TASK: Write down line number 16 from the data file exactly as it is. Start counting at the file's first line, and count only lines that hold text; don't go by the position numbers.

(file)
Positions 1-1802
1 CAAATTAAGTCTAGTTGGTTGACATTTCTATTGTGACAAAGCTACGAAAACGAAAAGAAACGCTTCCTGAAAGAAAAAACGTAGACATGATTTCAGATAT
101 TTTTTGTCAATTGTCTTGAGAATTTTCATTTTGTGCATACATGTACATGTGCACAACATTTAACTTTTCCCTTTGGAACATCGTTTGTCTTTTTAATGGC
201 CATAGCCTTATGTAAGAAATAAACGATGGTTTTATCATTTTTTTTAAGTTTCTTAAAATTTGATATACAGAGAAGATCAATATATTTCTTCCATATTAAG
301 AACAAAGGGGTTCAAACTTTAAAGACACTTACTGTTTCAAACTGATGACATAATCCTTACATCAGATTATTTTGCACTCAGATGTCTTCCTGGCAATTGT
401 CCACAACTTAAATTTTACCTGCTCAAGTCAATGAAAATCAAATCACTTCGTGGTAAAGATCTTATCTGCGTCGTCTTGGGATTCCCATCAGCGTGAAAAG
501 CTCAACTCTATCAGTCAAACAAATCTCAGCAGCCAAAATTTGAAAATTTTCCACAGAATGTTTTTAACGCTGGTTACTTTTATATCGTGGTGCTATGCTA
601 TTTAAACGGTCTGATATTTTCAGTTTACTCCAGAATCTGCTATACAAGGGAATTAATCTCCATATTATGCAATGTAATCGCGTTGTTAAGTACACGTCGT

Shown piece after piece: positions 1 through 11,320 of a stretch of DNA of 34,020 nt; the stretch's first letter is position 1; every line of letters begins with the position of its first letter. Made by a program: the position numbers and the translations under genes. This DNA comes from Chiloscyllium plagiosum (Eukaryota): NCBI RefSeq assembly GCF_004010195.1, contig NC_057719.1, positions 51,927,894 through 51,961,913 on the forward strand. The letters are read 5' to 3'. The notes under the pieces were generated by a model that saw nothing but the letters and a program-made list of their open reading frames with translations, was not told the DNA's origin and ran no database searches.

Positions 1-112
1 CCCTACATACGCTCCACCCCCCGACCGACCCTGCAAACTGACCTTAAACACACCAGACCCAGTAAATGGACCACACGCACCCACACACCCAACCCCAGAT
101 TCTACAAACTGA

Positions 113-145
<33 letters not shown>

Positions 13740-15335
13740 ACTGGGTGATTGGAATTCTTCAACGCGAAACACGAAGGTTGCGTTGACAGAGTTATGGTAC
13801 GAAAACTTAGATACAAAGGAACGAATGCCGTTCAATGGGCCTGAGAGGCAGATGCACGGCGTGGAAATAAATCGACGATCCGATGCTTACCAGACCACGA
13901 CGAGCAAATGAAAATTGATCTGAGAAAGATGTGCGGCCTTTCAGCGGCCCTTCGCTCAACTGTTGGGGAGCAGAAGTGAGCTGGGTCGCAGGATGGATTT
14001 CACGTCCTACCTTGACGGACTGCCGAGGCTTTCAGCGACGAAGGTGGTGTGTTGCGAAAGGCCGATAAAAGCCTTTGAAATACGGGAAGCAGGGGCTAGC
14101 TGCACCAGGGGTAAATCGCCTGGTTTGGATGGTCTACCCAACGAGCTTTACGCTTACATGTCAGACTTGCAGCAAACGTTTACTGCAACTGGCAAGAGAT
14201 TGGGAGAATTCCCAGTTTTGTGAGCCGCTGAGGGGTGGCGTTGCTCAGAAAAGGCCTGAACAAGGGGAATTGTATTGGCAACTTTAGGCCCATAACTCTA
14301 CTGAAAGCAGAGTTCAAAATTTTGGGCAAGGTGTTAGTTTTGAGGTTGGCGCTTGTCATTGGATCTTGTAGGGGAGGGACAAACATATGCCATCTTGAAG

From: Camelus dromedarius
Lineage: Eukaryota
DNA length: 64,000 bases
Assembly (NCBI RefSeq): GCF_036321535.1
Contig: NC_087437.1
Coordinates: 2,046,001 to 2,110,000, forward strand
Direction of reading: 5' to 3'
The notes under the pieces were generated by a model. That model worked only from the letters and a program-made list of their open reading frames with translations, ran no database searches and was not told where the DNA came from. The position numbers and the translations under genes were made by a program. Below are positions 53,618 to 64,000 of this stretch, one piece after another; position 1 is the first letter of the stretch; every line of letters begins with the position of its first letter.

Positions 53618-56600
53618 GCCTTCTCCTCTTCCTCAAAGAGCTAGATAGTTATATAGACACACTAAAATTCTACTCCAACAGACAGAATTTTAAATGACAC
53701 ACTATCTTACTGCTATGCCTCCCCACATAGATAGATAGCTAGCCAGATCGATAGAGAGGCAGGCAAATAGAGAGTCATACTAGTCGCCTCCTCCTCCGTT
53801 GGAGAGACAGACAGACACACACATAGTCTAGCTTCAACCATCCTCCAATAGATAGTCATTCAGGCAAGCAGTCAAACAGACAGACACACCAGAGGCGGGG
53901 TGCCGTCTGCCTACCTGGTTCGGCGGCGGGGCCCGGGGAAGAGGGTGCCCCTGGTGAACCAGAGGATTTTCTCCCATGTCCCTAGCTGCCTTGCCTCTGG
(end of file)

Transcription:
13740 ACTGGGTGATTGGAATTCTTCAACGCGAAACACGAAGGTTGCGTTGACAGAGTTATGGTAC